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City eyes property purchase from St. Helens mayor

Discussions to purchase a $300,000 property from Mayor Randy Peterson held in executive sessions


PetersonThe city of St. Helens is in discussions to purchase a piece of property worth more than $300,000 from the city’s mayor.

In May, members of the St. Helens City Council and city staff held an executive session meeting to discuss the possibility of purchasing a 0.6-acre piece of commercial property from its owner, Randy Peterson, the St. Helens mayor. Peterson has owned and operated an active storage business, called Citizen Storage, on the property for 30 years.

City Administrator John Walsh said Peterson, who was looking to sell the property, was “essentially offering it to the city first.” Peterson brought the matter to the council under real property transactions, which allows governing bodies to hold closed session meetings to discuss property purchases.

During the executive session, Peterson excused himself from the conversation, Walsh said, and the council made the call to have the property appraised. The City Council plans to review the property’s appraised value in closed executive session at the next regular board meeting, July 20.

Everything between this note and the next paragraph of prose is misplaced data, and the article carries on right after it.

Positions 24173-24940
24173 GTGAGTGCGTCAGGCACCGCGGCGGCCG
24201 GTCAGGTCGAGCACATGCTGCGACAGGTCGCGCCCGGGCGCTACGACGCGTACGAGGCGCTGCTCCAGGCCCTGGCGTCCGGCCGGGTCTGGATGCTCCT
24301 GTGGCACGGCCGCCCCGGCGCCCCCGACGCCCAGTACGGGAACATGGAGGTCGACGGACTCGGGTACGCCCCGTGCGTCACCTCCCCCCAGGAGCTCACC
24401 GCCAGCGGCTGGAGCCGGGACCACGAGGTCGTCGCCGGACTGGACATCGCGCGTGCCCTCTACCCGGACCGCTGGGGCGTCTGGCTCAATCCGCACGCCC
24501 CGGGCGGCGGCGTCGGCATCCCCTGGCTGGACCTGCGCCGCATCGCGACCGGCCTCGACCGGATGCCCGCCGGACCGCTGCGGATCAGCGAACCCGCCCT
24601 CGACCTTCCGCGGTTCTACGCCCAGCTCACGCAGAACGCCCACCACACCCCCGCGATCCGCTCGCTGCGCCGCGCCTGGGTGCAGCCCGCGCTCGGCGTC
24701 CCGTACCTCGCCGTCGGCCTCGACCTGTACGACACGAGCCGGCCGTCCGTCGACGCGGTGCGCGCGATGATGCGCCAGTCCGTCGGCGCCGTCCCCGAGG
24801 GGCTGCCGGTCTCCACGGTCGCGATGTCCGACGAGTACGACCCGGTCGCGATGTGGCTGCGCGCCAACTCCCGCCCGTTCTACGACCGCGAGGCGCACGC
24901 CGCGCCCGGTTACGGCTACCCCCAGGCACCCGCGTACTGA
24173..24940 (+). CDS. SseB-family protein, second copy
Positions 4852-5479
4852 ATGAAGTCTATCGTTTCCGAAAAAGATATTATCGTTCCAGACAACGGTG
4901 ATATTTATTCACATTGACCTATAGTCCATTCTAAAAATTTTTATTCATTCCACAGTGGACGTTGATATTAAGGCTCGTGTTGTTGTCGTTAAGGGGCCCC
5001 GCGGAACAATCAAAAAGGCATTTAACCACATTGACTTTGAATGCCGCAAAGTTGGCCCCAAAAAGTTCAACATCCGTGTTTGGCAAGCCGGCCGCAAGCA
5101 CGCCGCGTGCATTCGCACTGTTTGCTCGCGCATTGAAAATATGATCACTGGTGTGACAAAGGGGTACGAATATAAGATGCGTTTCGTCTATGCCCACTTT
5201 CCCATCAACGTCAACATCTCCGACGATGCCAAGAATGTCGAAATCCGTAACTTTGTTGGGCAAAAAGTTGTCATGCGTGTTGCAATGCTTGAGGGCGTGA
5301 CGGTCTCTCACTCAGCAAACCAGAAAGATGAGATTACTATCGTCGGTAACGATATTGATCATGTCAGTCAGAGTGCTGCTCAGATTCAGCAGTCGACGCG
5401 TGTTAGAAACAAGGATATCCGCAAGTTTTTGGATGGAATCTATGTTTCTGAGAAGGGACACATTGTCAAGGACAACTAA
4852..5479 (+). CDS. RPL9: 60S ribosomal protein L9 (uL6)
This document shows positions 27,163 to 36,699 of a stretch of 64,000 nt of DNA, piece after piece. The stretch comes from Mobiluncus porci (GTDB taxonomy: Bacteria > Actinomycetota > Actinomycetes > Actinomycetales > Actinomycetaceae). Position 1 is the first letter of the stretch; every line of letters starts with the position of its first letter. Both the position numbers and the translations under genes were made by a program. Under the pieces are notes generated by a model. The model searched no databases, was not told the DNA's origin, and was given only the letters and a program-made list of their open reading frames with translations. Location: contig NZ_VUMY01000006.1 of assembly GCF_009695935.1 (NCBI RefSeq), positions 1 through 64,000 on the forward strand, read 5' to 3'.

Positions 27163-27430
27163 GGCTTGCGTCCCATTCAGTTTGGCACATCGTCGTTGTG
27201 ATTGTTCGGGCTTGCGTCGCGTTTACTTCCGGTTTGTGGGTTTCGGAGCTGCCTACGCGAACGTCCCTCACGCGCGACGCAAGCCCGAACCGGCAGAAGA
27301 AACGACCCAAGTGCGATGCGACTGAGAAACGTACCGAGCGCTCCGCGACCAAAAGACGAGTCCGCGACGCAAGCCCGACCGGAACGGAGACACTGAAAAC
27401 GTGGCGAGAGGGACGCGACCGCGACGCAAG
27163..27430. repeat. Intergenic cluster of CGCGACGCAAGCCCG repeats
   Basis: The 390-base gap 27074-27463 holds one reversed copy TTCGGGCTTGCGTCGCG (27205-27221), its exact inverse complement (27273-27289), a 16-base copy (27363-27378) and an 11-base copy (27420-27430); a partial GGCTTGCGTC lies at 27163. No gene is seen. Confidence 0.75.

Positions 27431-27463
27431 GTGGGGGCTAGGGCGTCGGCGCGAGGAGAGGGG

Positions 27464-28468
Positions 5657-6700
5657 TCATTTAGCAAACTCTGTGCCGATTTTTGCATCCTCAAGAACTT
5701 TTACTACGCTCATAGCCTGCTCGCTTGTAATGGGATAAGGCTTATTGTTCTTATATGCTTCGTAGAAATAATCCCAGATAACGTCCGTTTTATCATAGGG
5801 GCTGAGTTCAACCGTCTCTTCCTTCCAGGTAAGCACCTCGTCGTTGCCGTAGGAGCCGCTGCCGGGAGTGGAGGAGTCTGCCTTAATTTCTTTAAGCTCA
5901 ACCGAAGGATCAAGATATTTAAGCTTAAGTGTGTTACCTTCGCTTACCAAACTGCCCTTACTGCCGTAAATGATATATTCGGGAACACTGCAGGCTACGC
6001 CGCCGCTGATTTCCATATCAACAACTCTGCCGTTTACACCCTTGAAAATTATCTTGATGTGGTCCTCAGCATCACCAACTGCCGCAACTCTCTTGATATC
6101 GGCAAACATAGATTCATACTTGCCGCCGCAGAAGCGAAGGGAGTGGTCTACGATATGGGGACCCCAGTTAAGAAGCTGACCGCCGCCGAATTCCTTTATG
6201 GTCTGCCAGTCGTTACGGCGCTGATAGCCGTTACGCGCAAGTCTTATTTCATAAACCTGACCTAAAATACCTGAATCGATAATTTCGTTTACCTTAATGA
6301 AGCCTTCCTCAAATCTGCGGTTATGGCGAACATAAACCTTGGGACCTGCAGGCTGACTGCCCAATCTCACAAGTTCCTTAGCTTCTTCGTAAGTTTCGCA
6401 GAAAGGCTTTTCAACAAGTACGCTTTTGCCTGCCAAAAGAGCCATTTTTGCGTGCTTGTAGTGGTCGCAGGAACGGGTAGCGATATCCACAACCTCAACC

An assessment of the property on file with the Columbia County Assessor’s Office in 2015 assigns the property an assessed value of $241,950, with a real market value of $336,060.

The city currently owns two properties which lie on either side of Peterson’s land, including the city’s Public Works Department’s offices and vehicle maintenance shop. Obtaining the land between the two presents the city with “an opportunity for assemblage regardless of who owns it,” Walsh added. If the city purchased the land, it would create a 5-acre parcel that could be used for later development.

WalshDuring an interview Wednesday, Walsh equated the potential purchase to the city’s purchase of the former Boise White Paper site and Boise Veneer mill.

By purchasing the parcels of property to unite them, it creates development possibilities that didn’t previously exist, Walsh explained.

It’s possible if the city buys the land, city staff would look for another lessee to rent the property to, not Peterson, Walsh said. He added that the council could decide not to purchase the property given the results of the appraisal, and added that the next steps are not clear.

“We’re not quite there yet. I don’t know if there’s even traction to move it to the next step,” Walsh said. “With the appraisal value the city could say, ‘No way.’ I think it’s at least a good idea to look at it.”

The matter was going to be discussed in open session, Walsh added, but information about the negotiations in executive sessions was leaked before the conversation could get to that point.

“It’s not a back room deal by any stretch. And it’s certainly not a done deal,” Walsh added.